Platelet-Rich Plasma Prolotherapy for Low Back Pain Caused by Sacroiliac Joint Laxity
The sacroiliac joints are subject to con-siderable stresses in weight-bearing and back-twisting movements. Trauma to the SI ligaments can occur with falls on the buttocks, car accidents, twisting and lifting injuries, and repetitive impact loading from excessive running (marathoners). Predisposing factors include hypermobile joint syndromes (such as Ehlers-Danlos syndrome; see Figure 1) and pregnancy resulting in hormonally induced laxity (relaxin). With an injury to the SI joint, pain tends to be unilateral and can refer to the posterior thigh, iliac fossa and buttocks. Sprains of the iliolumbar ligaments can also result in referred pain into the groin and genitalia. Non-traumatic causes of SI joint pain also include seronegative arthritides such as ankylosing spondylitis, reiter’s syndrome, and psoriatic arthritis.
SI joint ligament instability pain is aggravated with prolonged immobility—e.g., pain from the “cocktail party”-prolonged standing; “theatre”-prolonged sitting. Pain is often worse with turning in bed, getting out of bed, standing up from a seated position or stepping up with the affected leg. Clinical signs include contranutation (anterior torsion of the ilium relative to the sacrum) as reflected by the anterior superior iliac spine (ASIS) being lower and the posterior superior iliac spine (PSIS) being higher. Nutation is the opposite (as when doing the “pelvic tilt”). Provocative tests can be done supine (gapping test, femoral shear test, Laguere’s sign, Gaenslen’s test); prone (sacral apex pressure test, yeoman’s test, posterior iliac glide test); sitting (piedallu sign, supine-to-sit test); and standing (gillet’s knee-to-chest test). Clinical exam for diagnosis is, however, quite unreliable.1,2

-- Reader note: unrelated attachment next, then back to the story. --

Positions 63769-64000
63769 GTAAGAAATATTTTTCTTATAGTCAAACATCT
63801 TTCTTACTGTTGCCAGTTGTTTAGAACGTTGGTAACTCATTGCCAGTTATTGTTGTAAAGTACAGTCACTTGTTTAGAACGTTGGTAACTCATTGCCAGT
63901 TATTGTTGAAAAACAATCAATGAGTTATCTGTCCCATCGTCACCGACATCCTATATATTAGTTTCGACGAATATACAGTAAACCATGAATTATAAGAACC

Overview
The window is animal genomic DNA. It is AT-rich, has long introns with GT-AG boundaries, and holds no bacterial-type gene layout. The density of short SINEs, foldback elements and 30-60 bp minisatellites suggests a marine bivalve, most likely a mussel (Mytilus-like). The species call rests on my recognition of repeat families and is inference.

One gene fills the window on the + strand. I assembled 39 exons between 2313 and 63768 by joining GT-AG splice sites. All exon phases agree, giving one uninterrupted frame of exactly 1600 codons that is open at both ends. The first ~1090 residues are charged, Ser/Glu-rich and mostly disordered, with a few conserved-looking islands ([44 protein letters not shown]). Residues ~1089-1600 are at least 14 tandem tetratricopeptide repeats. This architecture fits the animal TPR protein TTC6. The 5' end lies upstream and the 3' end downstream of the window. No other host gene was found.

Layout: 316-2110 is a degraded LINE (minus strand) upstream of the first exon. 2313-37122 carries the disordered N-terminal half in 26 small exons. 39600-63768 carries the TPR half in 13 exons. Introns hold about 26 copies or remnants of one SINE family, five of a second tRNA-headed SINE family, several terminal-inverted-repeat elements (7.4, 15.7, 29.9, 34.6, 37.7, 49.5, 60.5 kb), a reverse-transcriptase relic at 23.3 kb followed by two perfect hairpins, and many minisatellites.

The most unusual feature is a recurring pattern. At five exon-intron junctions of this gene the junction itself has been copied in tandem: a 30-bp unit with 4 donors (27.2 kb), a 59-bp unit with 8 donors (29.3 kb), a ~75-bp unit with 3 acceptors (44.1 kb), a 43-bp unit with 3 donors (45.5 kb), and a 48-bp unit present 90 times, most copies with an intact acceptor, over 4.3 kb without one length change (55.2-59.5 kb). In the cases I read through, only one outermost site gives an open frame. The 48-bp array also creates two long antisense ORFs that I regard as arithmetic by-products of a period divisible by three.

A new scale to diagnose SI joint instability that responds to prolotherapy has been recently co-developed by the author and is undergoing validity/reliability testing (Whitmore-Gordons Sacroiliac Instability Tool; see Appendix A). SI joint dysfunction diagnosed by intra-articular blocks accounts for about 20% of chronic low back pain.3,4 Treatment options for SI joint pain include medication (anti-inflammatories, analgesics, cortisone injections), physiotherapy, psychological counseling, surgery (radiofrequency den-ervation, surgical fusion), cortisone and botulinum toxin-A injections,5 and prolotherapy.6 Prolotherapy injections with Platelet-rich Plasma (PRP) is a relatively new treatment. This paper documents its effective application in patients with SI joint ligament laxity and painful dysfunction.